It may or may not have been appropriate that the first thing I looked for on my Halloween visit to Philly was Benjamin Franklin’s grave. I wasn’t about to pay the $2 entrance fee into the Christ Church cemetery — there are several things that should never require money, and visiting a church and visiting a cemetery are two of the most prominent — so I observed from between the iron bars that apparently had been inserted into the brick wall for just this purpose. I’m not sure if it was the weather, the date, or the actual sites, but as I wandered, many of them seemed a bit depressing.
Take the Liberty Bell, for example. Inscribed with the words “Proclaim liberty throughout all the land unto all the inhabitants thereof,” from Leviticus 25:10, the bell cracked the first time it was ever rung in Philadelphia, and had to be recast. Symbolic, perhaps, given that “liberty for all” was certainly not a reality in 1752 when the bell was commissioned, and, for this reason, the bell and its message were metaphorically adopted by the abolitionist movement.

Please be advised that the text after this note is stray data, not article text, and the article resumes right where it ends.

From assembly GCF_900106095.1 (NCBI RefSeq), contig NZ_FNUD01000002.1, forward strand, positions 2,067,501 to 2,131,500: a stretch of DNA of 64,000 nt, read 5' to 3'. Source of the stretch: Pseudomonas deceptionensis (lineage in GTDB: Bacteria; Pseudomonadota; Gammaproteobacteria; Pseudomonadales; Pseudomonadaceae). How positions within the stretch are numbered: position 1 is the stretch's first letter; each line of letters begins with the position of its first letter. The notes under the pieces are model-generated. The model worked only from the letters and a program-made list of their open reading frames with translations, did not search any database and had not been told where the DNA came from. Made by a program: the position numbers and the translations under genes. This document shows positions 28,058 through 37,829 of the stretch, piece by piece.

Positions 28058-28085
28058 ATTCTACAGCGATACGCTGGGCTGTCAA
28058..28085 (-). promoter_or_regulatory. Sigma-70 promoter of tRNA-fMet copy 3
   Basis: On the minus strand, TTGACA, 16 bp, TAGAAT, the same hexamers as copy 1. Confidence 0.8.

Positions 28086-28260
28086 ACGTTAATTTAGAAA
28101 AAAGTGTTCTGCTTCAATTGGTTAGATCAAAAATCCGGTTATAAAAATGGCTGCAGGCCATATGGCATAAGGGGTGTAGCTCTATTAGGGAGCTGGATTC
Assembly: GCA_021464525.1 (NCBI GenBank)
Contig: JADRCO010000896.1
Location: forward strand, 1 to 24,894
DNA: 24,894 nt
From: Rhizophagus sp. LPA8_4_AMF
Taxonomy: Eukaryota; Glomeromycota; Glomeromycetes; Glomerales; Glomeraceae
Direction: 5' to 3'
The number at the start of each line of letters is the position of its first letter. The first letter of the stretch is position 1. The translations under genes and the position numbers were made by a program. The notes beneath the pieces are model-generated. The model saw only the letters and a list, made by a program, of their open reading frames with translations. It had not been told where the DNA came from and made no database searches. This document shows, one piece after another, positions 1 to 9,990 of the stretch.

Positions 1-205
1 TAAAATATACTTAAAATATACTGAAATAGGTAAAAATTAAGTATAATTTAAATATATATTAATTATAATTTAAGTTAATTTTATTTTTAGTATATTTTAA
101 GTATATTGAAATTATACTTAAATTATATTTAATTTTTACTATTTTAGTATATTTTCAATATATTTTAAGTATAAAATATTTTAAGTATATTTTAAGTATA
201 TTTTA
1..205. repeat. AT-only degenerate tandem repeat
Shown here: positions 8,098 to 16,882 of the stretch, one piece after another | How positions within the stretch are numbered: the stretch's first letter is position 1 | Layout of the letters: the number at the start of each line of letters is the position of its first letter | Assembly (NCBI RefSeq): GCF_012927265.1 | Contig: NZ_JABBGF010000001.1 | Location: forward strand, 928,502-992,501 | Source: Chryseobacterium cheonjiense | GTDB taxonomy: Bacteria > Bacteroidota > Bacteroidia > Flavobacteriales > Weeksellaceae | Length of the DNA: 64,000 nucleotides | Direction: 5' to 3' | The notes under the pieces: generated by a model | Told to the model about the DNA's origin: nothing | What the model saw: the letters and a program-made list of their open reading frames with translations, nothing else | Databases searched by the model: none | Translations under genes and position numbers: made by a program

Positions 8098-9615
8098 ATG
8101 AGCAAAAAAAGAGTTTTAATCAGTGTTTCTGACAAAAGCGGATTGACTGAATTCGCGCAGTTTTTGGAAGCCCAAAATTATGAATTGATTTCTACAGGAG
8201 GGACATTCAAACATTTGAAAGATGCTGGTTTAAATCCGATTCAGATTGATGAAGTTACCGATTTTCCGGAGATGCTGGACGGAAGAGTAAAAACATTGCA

Independence Hall was full of empty chairs and shadows. It was odd, too, to see the drafts of documents, with their crossed-out passages and notes in the margins. The founding fathers abandoned some of the more politically charged damnations against the King of England in the Declaration of Independence, including the remarks regarding his support of slavery.